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Jurassic Park Classic Games Collection (Switch) Review

Head back to the distant past (read: the 90s) for a fully featured exploration of some of the best-loved Jurassic Park games ever.

Welcome…

Jurassic Park is pretty easily one of the biggest film franchises of all time at this point. Spawned from the original Michael Crichton novel, the series of sci-fi/action/adventure films has long-since jumped to the modern era as well, morphing into the Jurassic World series. And while the latter is a set of movies that’s somewhat dubious in quality, it’s nonetheless taken a serious bite out of the box office, and proven that people love Jurassic anything.

It’s been much the same story with merchandise surrounding the property, which is still hot as ever, and that naturally includes video games. JP has had a long history in the interactive medium, though modern titles don’t typically tie-into the movies in the way that the property’s legacy installments did. Those classic games were direct or indirect (with a good deal of creative license) adaptations of the original movie, and are the subject of a relatively new collection from Limited Run Games.

With a boxed edition still coming up, LRG has a digital edition of its Jurassic Park collection that is out now digitally. And if you’re looking to relive some of the most impactful movie-games of the 90s, you’re going to want to check it out.

Say again?

Well I said it pretty clearly already, but sure what the heck: Limited Run Games’ Jurassic Park Classic Games Collection is a bundle of classic, dino-loaded titles from the golden age of gaming. That’s not to say though, that these games are based on the entire original trilogy, because they’re definitely not.

Instead all of the titles included focus either on the original movie or the (non-canon) period of time just after it. The first and second Jurassic Park films had about four years in between them, so there was a good long time to get some tie-ins out there, in an age where that style of game was incredibly common.

But while the label fits, it’s important to remember too that tie-ins nonetheless tended to be pretty loose adaptations in decades-past. You’ll find that to be plentifully evident in this collection, with titles that star Alan Grant as a dinosaur battling action hero, and… a raptor. Yes, there’s a Genesis game where fans could actually play as one of the famous carnivores.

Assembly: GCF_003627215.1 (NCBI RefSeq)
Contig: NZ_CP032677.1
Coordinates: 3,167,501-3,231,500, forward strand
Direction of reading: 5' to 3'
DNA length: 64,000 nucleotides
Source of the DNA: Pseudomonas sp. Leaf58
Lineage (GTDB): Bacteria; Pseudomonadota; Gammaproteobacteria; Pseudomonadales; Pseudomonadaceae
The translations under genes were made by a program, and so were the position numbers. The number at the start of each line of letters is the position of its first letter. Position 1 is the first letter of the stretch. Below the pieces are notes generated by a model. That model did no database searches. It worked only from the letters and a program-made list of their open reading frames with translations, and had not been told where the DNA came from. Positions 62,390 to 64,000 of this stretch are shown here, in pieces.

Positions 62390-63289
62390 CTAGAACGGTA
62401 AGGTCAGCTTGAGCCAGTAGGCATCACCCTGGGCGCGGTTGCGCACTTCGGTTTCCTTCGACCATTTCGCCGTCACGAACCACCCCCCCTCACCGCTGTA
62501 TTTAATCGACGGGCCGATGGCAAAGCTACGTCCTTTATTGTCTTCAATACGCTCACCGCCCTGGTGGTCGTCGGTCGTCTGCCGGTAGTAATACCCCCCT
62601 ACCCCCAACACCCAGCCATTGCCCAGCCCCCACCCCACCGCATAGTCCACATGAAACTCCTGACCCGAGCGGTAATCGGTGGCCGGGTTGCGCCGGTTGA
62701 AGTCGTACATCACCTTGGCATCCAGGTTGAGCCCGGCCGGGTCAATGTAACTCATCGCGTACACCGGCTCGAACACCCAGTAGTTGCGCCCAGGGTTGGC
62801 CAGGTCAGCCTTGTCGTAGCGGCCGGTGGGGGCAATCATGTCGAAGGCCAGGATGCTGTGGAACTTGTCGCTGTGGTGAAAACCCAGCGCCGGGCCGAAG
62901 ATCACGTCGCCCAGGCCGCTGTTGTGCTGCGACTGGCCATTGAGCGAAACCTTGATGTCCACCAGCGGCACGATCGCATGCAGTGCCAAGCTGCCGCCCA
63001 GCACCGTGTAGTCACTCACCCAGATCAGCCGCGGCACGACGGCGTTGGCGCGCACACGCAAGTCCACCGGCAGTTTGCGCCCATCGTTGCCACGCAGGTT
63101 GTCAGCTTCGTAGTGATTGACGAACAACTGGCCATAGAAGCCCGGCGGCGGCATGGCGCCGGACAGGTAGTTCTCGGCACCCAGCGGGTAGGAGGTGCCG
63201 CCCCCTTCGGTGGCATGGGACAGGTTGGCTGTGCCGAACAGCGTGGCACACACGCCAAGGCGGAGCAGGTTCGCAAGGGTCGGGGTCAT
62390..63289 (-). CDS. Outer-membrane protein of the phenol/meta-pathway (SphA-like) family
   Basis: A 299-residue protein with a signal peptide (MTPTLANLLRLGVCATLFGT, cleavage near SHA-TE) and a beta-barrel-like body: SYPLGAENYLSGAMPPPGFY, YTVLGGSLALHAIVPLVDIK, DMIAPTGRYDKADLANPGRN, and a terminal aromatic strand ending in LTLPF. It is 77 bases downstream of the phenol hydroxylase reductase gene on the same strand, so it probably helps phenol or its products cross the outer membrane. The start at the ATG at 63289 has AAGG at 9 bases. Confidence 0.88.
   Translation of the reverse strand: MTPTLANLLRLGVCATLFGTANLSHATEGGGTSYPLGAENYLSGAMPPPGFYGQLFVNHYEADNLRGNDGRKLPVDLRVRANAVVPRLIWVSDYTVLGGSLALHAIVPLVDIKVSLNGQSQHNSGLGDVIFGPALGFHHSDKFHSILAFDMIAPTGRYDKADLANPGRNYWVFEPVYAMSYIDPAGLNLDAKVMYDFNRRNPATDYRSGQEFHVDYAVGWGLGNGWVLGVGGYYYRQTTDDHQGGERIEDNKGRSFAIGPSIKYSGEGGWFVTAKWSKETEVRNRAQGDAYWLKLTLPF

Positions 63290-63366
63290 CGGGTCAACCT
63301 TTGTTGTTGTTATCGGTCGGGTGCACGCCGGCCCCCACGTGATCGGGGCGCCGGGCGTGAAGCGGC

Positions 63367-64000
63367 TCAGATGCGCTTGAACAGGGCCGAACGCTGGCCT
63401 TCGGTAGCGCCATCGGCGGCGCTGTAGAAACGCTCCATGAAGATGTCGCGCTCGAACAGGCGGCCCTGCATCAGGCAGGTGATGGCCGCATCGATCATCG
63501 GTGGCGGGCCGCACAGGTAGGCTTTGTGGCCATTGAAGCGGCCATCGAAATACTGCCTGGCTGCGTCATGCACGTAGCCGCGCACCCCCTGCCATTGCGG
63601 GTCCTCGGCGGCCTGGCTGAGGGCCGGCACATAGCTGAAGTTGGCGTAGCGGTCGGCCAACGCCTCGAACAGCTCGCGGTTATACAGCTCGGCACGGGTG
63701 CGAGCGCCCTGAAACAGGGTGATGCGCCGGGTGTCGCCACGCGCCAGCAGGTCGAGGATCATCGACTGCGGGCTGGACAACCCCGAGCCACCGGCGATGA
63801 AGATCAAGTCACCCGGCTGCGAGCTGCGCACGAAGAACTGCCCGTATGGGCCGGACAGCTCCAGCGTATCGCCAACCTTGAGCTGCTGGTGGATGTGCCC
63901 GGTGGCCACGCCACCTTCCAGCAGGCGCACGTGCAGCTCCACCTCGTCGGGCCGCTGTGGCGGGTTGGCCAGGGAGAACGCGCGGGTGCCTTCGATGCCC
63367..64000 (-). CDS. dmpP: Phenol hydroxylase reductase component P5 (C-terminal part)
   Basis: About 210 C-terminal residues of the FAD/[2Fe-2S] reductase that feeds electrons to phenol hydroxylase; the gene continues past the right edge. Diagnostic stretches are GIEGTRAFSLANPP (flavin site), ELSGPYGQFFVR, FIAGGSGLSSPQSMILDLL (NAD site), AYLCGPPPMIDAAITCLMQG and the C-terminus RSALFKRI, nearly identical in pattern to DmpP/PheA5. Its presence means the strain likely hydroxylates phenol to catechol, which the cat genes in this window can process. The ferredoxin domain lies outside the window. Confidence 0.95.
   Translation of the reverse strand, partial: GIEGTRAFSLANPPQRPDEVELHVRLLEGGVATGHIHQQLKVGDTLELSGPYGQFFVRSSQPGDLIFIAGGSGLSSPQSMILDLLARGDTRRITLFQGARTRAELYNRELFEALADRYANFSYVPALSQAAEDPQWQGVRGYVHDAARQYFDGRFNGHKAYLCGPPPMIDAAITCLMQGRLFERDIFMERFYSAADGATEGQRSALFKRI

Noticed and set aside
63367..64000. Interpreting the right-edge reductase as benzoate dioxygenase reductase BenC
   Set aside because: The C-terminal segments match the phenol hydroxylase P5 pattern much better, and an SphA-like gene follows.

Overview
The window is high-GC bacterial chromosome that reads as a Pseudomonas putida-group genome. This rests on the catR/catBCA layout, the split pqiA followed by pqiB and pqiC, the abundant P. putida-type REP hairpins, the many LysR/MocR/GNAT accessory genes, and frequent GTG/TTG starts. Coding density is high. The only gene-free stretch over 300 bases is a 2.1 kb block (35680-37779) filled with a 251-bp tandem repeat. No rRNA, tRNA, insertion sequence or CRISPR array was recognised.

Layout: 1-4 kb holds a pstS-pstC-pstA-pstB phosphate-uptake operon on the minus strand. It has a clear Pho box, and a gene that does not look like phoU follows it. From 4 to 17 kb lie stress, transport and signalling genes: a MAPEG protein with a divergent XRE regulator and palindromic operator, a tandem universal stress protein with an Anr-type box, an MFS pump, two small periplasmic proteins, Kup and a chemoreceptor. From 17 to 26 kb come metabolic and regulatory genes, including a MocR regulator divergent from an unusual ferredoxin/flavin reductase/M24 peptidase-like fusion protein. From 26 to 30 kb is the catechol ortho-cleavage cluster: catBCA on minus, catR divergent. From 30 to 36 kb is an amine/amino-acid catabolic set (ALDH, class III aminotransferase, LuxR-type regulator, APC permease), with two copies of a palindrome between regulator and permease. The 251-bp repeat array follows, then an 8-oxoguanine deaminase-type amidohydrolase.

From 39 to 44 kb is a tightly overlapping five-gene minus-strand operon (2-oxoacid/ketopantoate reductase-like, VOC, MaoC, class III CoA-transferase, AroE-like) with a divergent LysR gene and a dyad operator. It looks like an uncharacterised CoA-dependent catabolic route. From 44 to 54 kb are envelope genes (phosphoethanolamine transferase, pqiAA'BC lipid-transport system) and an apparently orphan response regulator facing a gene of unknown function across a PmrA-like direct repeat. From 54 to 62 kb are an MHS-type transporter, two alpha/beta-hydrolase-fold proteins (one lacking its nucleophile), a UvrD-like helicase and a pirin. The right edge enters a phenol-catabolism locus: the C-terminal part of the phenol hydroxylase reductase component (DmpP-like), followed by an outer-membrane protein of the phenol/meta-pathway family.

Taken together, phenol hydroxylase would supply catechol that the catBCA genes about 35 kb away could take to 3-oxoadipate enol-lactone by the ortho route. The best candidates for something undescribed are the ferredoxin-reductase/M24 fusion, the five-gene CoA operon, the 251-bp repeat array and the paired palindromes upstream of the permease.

Included are:

  • Jurassic Park (NES)
  • Jurassic Park (SNES)
  • Jurassic Park (Game Boy)
  • Jurassic Park (Genesis)
  • Jurassic Park: The Chaos Continues (SNES)
  • Jurassic Park: The Chaos Continues (Game Boy)
  • Jurassic Park: Rampage Edition (Genesis)

While you’ll see some overlap there though, all of these games are different. So we’re not talking about the same game being recycled four times with maybe some slightly different visuals. Jurassic Park on the SNES is radically different than Jurassic Park on the Genesis, so with that in mind, you get a save pack of different games to play here.

It’s a solid value for sure, but is all of it worth playing? Well…

Chaos Theory

Jurassic Park Classic Games Collection isn’t strictly a set of side-scrollers, overhead adventures, or handheld games. For that matter, it’s not even a collection of solely 8 or 16bit games, and instead stocks a little bit of all of the above with some handheld stuff too. So yeah, there are some radically different gameplay styles at play here.

Maybe not the best looking in the collection, but Jurassic Park on NES still rocks

Pretty much everything is spot-on with the ports present however, and after spending quite a bit of time with them, I can say that all play well. I had the good fortune to try out a number of these on their original platforms as well, and the inclusions in Jurassic Park Classic Games Collection feel darned familiar.